In Schumm v. Milwaukee County (1951), 258 Wis. 256, 266, 45 N.W.2d 673, the county attempted to condemn lands on which a private corporation would build a war memorial pursuant to an agreement between the county and the corporation.Summary of this case from Herro v. Natural Resources Board
December 6, 1950 —
January 9, 1951.
APPEAL from a judgment of the circuit court for Milwaukee county: GUSTAVE G. GEHRZ, Circuit Judge. Affirmed.
For the appellants Milwaukee county and Oliver L. O'Boyle, corporation counsel, there were briefs by William J. McCauley, district attorney, and Mr. O'Boyle, and oral argument by Mr. O'Boyle.
For the appellant Milwaukee County War Memorial Center, Inc., there were briefs by Miller, Mack Fairchild, attorneys, and Ralph M. Hoyt of counsel, all of Milwaukee, and oral argument by Mr. Hoyt and by Mr. Ronold Dreschler of Milwaukee.
For the respondents there were briefs by Quarles, Spence Quarles, attorneys, and John Redford, Nathan Pereles, Lester Gunsburg, Thomas H. Spence, Arthur Wickham, and Edmund W. Powell of counsel, all of Milwaukee, and oral argument by Mr. Wickham, Mr. Powell, and Mr. Thomas Spence.
There was also a brief by Martin R. Paulsen of Milwaukee, as amicus curiae.
The plaintiffs brought an action on March 2, 1950, to enjoin the defendant, Milwaukee county and its corporation counsel, from proceeding with a threatened condemnation of the real estate of three of the plaintiffs. Judgment enjoining the defendants was entered July 11, 1950. Facts will be stated in the opinion. The defendant corporation counsel and the county will be referred to as the "county" and the defendant Milwaukee County War Memorial Center, Inc., will be called the "corporation."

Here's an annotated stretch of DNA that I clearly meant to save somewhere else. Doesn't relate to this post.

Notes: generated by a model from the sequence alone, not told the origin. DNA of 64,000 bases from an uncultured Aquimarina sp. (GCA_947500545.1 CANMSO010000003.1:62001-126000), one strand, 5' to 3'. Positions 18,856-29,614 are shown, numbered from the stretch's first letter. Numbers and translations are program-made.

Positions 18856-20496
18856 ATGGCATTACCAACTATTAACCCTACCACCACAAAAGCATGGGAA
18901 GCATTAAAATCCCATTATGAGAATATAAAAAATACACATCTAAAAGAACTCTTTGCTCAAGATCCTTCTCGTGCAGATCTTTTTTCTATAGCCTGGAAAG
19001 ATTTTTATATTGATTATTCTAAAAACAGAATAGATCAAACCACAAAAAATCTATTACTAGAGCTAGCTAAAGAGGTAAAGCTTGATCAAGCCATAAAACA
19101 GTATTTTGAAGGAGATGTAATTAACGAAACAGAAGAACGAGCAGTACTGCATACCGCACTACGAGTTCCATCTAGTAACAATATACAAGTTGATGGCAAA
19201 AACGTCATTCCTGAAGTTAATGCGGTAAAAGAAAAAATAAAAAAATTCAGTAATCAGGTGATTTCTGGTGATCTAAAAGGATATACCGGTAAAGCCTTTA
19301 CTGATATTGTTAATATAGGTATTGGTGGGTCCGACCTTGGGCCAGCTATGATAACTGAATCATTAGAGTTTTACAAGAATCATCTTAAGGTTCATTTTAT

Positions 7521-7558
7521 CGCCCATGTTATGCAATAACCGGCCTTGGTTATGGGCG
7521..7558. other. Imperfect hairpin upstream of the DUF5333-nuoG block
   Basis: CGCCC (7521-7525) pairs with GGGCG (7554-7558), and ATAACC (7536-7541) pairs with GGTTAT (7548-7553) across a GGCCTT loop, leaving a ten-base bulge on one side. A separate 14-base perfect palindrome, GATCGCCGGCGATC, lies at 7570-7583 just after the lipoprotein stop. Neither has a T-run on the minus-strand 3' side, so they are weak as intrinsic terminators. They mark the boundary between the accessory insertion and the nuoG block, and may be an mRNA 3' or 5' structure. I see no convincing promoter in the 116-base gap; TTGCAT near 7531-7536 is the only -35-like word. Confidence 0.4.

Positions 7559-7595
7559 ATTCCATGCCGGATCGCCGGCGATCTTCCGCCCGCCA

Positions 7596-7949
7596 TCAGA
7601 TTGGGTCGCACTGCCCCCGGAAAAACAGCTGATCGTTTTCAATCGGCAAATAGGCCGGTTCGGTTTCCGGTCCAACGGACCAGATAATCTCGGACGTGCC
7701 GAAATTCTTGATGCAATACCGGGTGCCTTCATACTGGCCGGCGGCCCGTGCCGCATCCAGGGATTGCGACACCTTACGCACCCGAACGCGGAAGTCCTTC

The corporation is a nonprofit, nonstock company organized for the purposes specified in sec. 45.05, Stats., that is, to construct, maintain, and conduct a war-memorial project. It has approximately two and one-fourth million dollars, given to it for such purposes by patriotic citizens and corporations. It entered into negotiations with the county board of supervisors and a plan was evolved for the county to acquire suitable land, by condemnation or otherwise, on which the corporation would place memorial buildings costing $5,000,000. A site on the east side of the city of Milwaukee was agreed upon and the county and the corporation executed a document which they call a contract, authorized by sec. 45.055.
This instrument requires the county to test in court its right to condemn a site for the memorial and conditionally requires the corporation to construct it. By the agreement, title to the structures as built will be in the county. They are to be in separate units described generally as (1) a veterans' building, (2) an art gallery, (3) audience halls. A "memorial board" to operate the memorial, composed as directed by sec. 45.058, Stats., will, when formed, submit to the county a plan of management. Necessary operating appropriations will be handled as though the memorial was a county department. The corporation's money is said to be adequate to erect the veterans' building, though no plans or specifications have been prepared, and the corporation agrees to solicit donations to finance the other units. If the required sum has not been raised in ten years the county may abandon the project and dispose of unneeded land.